Techniques and know-how

Established since 1923 between the Luberon and the Vaucluse mountains, our cellar is both a vestige of a winegrowing past (the structure is classified as an industrial heritage site) and a concentrate of techniques and know-how.

The Cave du Luberon is a wine cooperative with 140 member producers.
We produce and market only wines from our different terroirs. We are producers and representatives of the cooperation.


We have all the technology and personnel necessary to produce today's wines. We harvest at night, when it is cool. The cellar is equipped with 4 pneumatic presses, stainless steel and concrete lined tanks, modern pumps and an important cooling power.
We also practice inerting (protection against oxygen) at all stages of our production, this in order to elaborate wines of superior quality.
The cellar is also equipped with an adapted and modern vinification cellar for the reds. The wine is then matured either in concrete vats or, for certain vintages, in the barrel cellar where the alchemy and magic of wood is combined with the wine.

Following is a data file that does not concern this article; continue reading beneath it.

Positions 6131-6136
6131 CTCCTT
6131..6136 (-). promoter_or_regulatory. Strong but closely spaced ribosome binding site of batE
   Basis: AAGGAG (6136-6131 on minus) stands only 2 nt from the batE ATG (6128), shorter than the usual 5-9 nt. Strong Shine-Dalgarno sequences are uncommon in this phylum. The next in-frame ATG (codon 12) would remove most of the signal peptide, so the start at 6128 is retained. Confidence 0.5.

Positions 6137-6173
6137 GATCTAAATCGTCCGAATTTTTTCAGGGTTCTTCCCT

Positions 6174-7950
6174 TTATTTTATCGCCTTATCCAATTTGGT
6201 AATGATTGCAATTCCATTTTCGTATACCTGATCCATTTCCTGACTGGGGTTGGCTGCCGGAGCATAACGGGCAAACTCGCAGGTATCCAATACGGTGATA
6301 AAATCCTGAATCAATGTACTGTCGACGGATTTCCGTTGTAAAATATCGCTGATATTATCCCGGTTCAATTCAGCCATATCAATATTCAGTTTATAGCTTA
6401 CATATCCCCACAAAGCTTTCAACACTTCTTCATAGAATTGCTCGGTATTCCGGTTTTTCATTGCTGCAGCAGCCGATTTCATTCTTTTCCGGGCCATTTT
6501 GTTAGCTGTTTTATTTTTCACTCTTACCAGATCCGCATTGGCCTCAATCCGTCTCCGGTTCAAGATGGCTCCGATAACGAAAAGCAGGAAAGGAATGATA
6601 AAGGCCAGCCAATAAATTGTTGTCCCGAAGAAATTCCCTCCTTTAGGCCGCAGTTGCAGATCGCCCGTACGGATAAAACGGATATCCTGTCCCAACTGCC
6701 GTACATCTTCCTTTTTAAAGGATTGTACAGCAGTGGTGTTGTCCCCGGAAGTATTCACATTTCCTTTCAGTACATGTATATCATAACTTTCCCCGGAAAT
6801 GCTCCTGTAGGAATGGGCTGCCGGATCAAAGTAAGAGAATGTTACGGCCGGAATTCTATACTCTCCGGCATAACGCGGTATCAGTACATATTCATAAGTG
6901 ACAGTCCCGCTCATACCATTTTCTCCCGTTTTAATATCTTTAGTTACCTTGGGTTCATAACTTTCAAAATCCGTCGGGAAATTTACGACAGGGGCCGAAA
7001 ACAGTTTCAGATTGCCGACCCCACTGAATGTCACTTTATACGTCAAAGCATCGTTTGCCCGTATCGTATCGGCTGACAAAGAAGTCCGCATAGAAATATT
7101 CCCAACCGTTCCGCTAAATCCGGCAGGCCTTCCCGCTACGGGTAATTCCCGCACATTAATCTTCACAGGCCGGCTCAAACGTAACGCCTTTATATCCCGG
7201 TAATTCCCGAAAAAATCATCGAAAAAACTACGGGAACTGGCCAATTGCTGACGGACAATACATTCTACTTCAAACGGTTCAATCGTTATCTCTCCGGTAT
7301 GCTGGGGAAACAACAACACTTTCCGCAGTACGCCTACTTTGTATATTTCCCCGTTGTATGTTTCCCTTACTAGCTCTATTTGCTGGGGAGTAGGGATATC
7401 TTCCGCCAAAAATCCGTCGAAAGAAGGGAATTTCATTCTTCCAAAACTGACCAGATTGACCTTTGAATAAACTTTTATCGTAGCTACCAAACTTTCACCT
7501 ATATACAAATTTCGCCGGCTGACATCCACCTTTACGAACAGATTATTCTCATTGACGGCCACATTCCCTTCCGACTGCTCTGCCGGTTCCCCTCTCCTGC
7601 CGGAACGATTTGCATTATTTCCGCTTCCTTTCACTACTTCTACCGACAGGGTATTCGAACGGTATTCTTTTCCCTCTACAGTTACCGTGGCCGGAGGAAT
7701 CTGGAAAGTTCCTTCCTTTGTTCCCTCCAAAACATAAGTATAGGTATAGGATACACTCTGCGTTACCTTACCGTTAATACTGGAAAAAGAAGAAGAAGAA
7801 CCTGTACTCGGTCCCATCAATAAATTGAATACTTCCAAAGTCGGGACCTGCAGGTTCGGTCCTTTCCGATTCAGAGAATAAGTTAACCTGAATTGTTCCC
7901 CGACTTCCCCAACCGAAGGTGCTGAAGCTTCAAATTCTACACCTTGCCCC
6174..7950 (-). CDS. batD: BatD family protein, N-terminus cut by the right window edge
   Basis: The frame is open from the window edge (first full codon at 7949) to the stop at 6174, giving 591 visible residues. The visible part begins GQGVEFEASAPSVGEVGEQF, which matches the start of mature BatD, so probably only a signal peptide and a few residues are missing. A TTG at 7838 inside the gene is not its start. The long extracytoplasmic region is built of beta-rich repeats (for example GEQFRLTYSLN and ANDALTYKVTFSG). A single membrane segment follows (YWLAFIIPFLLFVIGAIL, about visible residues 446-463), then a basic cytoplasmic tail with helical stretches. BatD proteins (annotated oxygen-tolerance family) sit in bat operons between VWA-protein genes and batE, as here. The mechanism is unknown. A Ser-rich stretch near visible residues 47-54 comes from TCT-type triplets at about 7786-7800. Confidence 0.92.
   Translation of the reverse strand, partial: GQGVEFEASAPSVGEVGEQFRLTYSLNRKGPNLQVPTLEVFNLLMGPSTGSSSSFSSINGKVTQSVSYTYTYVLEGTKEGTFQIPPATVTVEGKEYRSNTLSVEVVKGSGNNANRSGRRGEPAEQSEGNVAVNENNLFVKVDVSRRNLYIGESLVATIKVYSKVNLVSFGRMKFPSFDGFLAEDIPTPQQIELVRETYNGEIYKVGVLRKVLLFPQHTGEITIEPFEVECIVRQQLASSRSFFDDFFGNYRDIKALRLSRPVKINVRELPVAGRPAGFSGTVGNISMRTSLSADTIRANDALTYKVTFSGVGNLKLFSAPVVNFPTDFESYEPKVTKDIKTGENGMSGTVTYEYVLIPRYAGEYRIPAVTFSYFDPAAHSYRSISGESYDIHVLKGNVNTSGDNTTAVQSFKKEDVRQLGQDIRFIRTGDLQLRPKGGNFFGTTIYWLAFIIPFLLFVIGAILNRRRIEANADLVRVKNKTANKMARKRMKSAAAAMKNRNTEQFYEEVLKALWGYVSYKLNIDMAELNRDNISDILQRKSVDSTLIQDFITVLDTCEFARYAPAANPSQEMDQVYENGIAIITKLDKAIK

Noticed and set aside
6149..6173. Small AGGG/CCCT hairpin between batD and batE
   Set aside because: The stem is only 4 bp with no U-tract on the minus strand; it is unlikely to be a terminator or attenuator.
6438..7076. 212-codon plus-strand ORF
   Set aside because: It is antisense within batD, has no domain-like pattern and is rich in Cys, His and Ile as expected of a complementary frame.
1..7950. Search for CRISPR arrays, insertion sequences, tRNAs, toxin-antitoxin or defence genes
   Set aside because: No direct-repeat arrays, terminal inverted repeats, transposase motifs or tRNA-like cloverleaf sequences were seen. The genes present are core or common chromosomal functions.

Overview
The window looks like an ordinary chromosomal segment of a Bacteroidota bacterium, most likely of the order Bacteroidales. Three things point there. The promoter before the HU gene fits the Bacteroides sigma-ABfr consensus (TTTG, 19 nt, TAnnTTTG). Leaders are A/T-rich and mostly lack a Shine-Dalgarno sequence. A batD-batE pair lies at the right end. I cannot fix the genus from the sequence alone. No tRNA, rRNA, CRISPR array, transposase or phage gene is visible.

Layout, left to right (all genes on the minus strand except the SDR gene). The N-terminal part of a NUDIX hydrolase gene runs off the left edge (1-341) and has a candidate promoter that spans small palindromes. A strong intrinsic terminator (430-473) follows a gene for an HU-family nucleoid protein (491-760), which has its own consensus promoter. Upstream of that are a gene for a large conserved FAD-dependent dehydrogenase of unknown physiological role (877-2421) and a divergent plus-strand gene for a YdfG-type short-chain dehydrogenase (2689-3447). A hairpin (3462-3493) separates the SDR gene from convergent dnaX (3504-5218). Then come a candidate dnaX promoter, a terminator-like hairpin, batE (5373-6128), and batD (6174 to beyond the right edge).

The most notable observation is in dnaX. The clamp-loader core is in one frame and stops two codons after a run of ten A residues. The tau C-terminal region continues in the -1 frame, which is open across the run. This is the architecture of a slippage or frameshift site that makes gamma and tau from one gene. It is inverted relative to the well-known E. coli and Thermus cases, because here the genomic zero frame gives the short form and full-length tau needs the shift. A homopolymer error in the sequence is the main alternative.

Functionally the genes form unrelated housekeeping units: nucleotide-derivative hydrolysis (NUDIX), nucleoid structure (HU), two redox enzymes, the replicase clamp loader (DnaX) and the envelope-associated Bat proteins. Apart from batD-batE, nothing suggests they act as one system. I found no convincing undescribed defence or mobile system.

Our cooperators

Today we have about 110 members with annual volumes ranging from a hundred kilos to two hundred tons. These winegrowers, with their know-how and multiple techniques (organic, traditional, hand harvesting, machine harvesting, lunar cultivation, etc.), which make up our wealth, are located in the communes of Robion, Maubec, Oppède and Ménerbes (AOP Luberon) as well as on the communes of Lagnes, Cabrières d'Avignon, Gordes and Roussillon (AOP Ventoux).

These winegrowers, who can be found behind prestigious names such as the cuvée les Amandises, l'Ô de Léthé or les Hautes Bories, cultivate their vines on different types of soils: colluvial soils and stony outcrops, sandy-loam soils, red earth, on hillsides, calcareous molasse, sand and marl, etc. This variety of soils and grape varieties (dominant rolle for the whites in AOP Luberon, dominant white grenache for the whites in AOP Ventoux; majority of syrah in the reds of Luberon, of black grenache for Ventoux) gives an added value and a very strong identity to our wines.

If the practice is still passed down from father to son, we have seen in recent years the emergence of new vocations and young winemakers ready to invest in the cooperative. But in our cellar, we also find passionate people, whose activity is secondary, having inherited a few acres of vines and who produce grapes of great quality. The sense of sharing and work well done motivates this new generation of winegrowers with the satisfaction of tasting a very good wine made (in part) from their vines.